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Omeo: 5 years of dance traffic

Erin Brannigan

Nalina Wait & Katy Macdonald, traffic Nalina Wait & Katy Macdonald, traffic
photo Heidrun Löhr
In late April, Rosalind Crisp’s Omeo Dance Studio celebrated “5 years with 5 days of dance”, a mini-festival including new work traffic and et al. (billed as “a part-y of embodied history”), a forum, and the eleventh Rushing the Sloth, a monthly improvisation event curated by Andrew Morrish.

traffic and et al. represent 2 facets of the activity that Omeo Studio has been supporting over the past 5 years. Firstly, it has provided the space and environment for Crisp’s continuing production of finely honed and consistently developing choreographic work, represented by the piece traffic. Secondly, the profile of the studio—having grown organically from Crisp’s own vision and needs as an artist—is a distinctive one within the Sydney arts scene and has become a base for dancers, choreographers and affiliated artists with shared interests. With regular classes and showings, Omeo manages to be many things to many people and this was well represented at the Saturday night, shoes off, wine guzzling party, et al.

traffic has an accumulative structure which has become a signature of Crisp’s group works for her company stella b. The economy with which this is processed (22 minutes) intensifies its structural motif both in terms of the movement of bodies in space and the composition of the choreography itself. Nalina Wait begins creating simple, clear shapes at the back of the room as if feeling her way into the space, marking out trajectories with the dimensions of her body as she goes. This is a ‘beginning’ physically written through with all it must establish. As the work intensifies with flurries, shimmers and twists replacing the carefully delineated, static poses of the opening, the driving techno score by David Corbet makes itself felt. The work suddenly takes off at this point and expires just as quickly, leaving me wondering what hit me. stella b. have taken another leap with this work, towards the concise, hard-hitting and neatly packaged.

et al. was a party with occasional performances scattered inside the studio and projected outside the windows onto Gladstone Steet. Food and wine passed around the room, Andrew Morrish hosted the evening in his disarming style, and animated conversations petered out as attentions were focused in this corner or that. I admit to not catching it all—due in equal parts to the crowds, apparently uninterruptable conversations, and a kind of general party-induced fatigue. Highlights included The Fondue Set (Emma Saunders, Jane McKernan and Elizabeth Ryan), party girls who wriggled their way through the crowd with plates of food and wine and put their duties aside for a nifty dance of combined social gestures and party moves. Fonduette McKernan presented a neat and minimal little solo before a microphone stand that evoked the sometimes fascinating gesticulations of pop singers.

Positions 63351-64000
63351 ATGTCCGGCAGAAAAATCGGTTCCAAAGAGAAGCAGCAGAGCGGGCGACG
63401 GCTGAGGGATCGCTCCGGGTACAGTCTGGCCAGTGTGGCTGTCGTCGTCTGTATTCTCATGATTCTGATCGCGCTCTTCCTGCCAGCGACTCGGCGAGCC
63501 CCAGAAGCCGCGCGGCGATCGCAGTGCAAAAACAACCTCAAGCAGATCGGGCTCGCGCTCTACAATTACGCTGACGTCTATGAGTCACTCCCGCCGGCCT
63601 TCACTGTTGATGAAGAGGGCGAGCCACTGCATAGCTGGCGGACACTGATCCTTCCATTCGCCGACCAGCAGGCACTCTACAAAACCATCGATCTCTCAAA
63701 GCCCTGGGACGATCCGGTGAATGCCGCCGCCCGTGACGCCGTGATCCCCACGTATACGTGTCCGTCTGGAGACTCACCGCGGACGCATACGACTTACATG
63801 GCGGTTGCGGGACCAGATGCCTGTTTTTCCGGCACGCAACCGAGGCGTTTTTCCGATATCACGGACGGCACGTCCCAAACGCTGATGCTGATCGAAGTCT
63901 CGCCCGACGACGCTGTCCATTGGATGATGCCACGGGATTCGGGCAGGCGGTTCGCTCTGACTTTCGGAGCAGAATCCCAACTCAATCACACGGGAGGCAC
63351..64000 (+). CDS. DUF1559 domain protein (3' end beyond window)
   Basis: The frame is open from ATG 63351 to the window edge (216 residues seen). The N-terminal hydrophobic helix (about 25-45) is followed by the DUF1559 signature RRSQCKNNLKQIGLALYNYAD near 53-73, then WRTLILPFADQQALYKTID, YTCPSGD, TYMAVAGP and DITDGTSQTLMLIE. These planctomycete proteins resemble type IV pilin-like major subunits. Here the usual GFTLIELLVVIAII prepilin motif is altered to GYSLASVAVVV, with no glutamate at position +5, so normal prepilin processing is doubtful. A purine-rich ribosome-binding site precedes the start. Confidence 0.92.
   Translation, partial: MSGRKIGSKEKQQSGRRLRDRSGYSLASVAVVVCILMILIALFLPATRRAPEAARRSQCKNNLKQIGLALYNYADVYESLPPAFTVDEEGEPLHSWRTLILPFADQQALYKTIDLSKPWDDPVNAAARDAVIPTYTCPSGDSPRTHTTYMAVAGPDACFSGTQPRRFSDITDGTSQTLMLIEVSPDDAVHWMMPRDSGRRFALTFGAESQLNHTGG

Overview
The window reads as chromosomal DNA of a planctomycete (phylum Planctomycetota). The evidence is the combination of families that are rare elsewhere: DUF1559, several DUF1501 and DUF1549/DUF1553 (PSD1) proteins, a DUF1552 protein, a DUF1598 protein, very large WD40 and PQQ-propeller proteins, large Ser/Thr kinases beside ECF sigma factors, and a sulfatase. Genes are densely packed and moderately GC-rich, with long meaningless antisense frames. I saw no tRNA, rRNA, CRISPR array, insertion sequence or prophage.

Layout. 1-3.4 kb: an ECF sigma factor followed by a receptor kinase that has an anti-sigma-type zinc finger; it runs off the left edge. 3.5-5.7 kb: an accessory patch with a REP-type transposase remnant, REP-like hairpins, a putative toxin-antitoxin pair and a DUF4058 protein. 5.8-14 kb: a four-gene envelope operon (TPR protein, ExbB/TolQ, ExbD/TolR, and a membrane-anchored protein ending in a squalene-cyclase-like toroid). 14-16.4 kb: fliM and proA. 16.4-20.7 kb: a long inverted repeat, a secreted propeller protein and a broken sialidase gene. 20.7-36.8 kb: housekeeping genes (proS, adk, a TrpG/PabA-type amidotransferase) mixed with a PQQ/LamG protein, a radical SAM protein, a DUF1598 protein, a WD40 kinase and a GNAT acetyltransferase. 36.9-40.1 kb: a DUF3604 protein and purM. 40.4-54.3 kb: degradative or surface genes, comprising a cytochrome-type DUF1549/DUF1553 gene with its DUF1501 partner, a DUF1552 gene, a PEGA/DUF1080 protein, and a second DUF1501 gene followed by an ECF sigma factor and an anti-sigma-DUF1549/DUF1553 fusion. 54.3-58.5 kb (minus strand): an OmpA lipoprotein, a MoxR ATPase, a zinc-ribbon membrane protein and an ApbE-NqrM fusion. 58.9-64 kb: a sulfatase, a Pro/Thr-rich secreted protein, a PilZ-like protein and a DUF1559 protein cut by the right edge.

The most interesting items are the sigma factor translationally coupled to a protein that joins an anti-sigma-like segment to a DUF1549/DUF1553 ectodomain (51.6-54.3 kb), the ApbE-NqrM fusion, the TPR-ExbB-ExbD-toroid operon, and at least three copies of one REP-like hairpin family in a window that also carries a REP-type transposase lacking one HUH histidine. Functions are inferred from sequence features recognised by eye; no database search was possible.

Eleanor Brickhill baffled and bewitched with a comfortingly incongruous display of sleeping positions. She reappeared, rehearsing postures before a mirror manipulated by Crisp, and there was also a presentation of her writing read aloud by Morrish. It was satisfying to see Brickhill being recognised in this way for her significance as a passionate commentator on Sydney’s dance culture. Helen Clarke-Lapin showed off her always impressive contact skills with David Corbett, drawing Morrish briefly into the mix. And Nikki Heywood stole the show, shuffling into the room in a borrowed suit with plastic covers over her shoes, postulating poetically on the studio space, evoking the bodies that have worked there and making them resonate, while providing a schizo-commentary on her own performance.

Here’s to another 5 years…at least.

traffic, stella b. (Rosalind Crisp, Nalina Wait, Katy Macdonald); et al. various artists, sound design David Corbet, lighting Mark Mitchell, Omeo Dance Studio,
Sydney, April 25-27

RealTime issue #43 June-July 2001 pg. 34

© Erin Brannigan; for permission to reproduce apply to [email protected]

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